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Why Your Personal Carbon Footprint Isn’t the Issue

There are much better ways to impact climate change than stressing over light bulbs and family vacations.

Billionaire Bill Gates recently faced accusations of hypocrisy by a BBC interviewer because, in his work to advocate for philanthropy and technology that could mitigate the climate crisis, his private jet generates outsized carbon emissions.

Gates defended himself, saying that he more than offsets his emissions:

“Not only am I not part of the problem by paying for the offsets, but also through the billions that my Breakthrough Energy Group is spending … I’m part of the solution,” he told the BBC.

Gates grapples with the same problem every would-be climate activist faces: how can I advocate for the environment when, every day, I do things that harm the environment?

After all, even the most climate-conscious among us drives gas-powered cars, uses electricity at home, eats meat, uses disposable products, flies on airplanes, and so on.

How can we possibly square our own desire for a sustainable lifestyle in the face of all the unsustainable actions we take on a daily basis?

This issue was highlighted when I attended a Climate Reality Project-organized protest at the Dallas Federal Reserve in late 2020. The protest aimed to draw attention to the Fed’s financing of the fossil fuel industry, and to pressure the Fed to focus more investment on sustainable energy initiatives.

As we stood outside, a heckler drove by and called us hypocrites for holding banners that were, presumably, manufactured using petroleum products.

So there we were, advocating for a major, systemic change that could literally transform the climate agenda by diverting funds away from climate-destroying fossil fuels and into sustainable energy sources that would create a fraction of the carbon emissions — and we were being criticized for printing a few banners that, in theory, hurt the environment.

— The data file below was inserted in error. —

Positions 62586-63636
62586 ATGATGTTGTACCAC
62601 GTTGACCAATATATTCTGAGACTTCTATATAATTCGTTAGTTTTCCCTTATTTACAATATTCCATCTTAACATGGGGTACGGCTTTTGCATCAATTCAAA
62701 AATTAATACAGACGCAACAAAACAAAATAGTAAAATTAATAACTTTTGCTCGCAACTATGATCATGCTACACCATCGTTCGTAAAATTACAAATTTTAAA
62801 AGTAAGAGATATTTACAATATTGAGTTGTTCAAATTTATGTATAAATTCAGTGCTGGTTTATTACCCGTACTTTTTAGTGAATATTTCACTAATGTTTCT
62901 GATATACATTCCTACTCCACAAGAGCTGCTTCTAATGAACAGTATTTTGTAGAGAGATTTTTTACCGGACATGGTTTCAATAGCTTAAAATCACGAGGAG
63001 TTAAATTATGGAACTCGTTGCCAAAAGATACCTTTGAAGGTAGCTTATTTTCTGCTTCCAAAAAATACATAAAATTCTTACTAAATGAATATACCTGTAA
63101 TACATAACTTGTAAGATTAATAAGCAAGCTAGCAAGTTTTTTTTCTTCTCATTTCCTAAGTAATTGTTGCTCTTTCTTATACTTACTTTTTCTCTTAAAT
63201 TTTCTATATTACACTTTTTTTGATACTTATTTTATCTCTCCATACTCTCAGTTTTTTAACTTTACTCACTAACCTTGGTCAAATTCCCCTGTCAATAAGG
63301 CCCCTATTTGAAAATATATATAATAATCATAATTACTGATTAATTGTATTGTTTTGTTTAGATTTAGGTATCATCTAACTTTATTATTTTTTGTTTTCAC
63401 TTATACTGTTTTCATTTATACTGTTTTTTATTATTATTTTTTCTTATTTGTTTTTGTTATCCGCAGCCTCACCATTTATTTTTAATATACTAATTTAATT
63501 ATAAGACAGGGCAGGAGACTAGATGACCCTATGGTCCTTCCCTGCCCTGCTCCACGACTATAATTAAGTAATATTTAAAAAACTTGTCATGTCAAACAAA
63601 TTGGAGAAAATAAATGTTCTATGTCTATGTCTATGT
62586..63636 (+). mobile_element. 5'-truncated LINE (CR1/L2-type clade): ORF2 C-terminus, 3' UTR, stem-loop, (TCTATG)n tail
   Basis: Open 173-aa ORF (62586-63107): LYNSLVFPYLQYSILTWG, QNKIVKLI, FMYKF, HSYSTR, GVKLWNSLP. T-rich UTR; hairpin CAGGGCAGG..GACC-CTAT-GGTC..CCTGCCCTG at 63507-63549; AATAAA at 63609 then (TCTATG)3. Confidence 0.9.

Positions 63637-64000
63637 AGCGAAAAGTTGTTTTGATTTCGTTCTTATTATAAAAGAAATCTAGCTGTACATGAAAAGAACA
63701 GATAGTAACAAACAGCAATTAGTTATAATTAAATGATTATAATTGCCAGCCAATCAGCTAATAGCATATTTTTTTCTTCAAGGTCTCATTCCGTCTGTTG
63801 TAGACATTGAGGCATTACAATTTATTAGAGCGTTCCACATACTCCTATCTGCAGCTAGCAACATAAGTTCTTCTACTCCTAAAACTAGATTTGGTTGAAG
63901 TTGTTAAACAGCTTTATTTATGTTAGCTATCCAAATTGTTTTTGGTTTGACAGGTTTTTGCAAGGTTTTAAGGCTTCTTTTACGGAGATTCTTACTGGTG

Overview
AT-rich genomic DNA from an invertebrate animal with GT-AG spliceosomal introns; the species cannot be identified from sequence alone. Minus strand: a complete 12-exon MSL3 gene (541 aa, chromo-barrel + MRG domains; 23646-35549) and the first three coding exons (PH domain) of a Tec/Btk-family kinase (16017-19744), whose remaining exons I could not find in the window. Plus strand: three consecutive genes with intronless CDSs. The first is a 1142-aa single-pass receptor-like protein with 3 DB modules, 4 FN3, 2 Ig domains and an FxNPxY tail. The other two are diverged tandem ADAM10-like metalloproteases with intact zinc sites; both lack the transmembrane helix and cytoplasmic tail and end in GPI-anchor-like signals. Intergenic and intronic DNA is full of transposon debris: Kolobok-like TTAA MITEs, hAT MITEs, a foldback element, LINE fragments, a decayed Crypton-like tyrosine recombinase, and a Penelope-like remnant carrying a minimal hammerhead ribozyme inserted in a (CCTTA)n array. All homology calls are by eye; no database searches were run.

This is probably the only time I’ll get to say this, but, Bill Gates, I feel you.

Your personal carbon footprint

If you’re feeling overwhelmed by the daunting task of combating climate change, you’re not alone. You’ve probably heard of the carbon footprint, which is the amount of greenhouse gasses emitted by your everyday activities. There’s a wealth of information out there on how to calculate your carbon footprint and ways to reduce it.

If you are personally inclined to do any of those things — drive less, eat a plant-based diet, use bamboo toilet paper, etc. — please do them if they work for you and your family. But what if you can’t afford an electric car or don’t want to give up meat entirely?

Have you failed the movement? No, not even close.

Here’s the dirty secret all those carbon footprint calculators won’t tell you: the carbon footprint is a distraction to keep us focused on small actions while ignoring the big actions that can only come from major, systemic change.

This is exactly why the concept of the carbon footprint was invented by BP’s advertising agency in the early 2000s as a way to shift the blame onto consumers rather than the multi-billion dollar oil and gas industry.

The fossil fuel industry (and many other major polluters, such as the agriculture, manufacturing, and chemical industries) spend billions to prevent regulations that could protect our planet.

The more we’re focused on eating veggie burgers rather than pressuring our leaders, businesses, and financiers to make broad-based changes that could slow the pace of climate change, the happier (and more profitable) those industries are.

So what’s the answer?

In the face of such powerful industry interests, what’s an individual to do if they want to take action against climate change?

Easy: Stop being an individual.

Join the climate movement. Groups like Climate Reality Project (and there are many others) are committed to advocating for the kinds of systemic changes that will truly move the needle. Groups like CRP advocated for the Inflation Reduction Act, which was passed in 2022 and is the largest investment in climate mitigation in the history of the world.

Major legislation at the local, state, and federal level will make a difference. Major businesses with global footprints adopting more sustainable practices will make a difference. The financial system moving away from fossil fuels and into more environmentally sound energy initiatives will make a difference. Polluting industries becoming less polluting will make a difference.

Climate change is a huge problem that needs huge solutions. If you want to be a part of finding those solutions, find the community of climate activists that’s right for you and get to work.

And, of course, if you want to go vegan, do that too.

Amy Hunt is a Dallas Climate Reality Project leader. She can be reached at

Any participant views or opinions expressed in the Blog section of this website are solely those of the author and do not represent those of The Climate Reality Project. The Climate Reality Project and the DFW chapter welcome all points of view and opinions, but reserve the right to remove posts and comments that violate our community ground rules or contain non-evidence-based claims.

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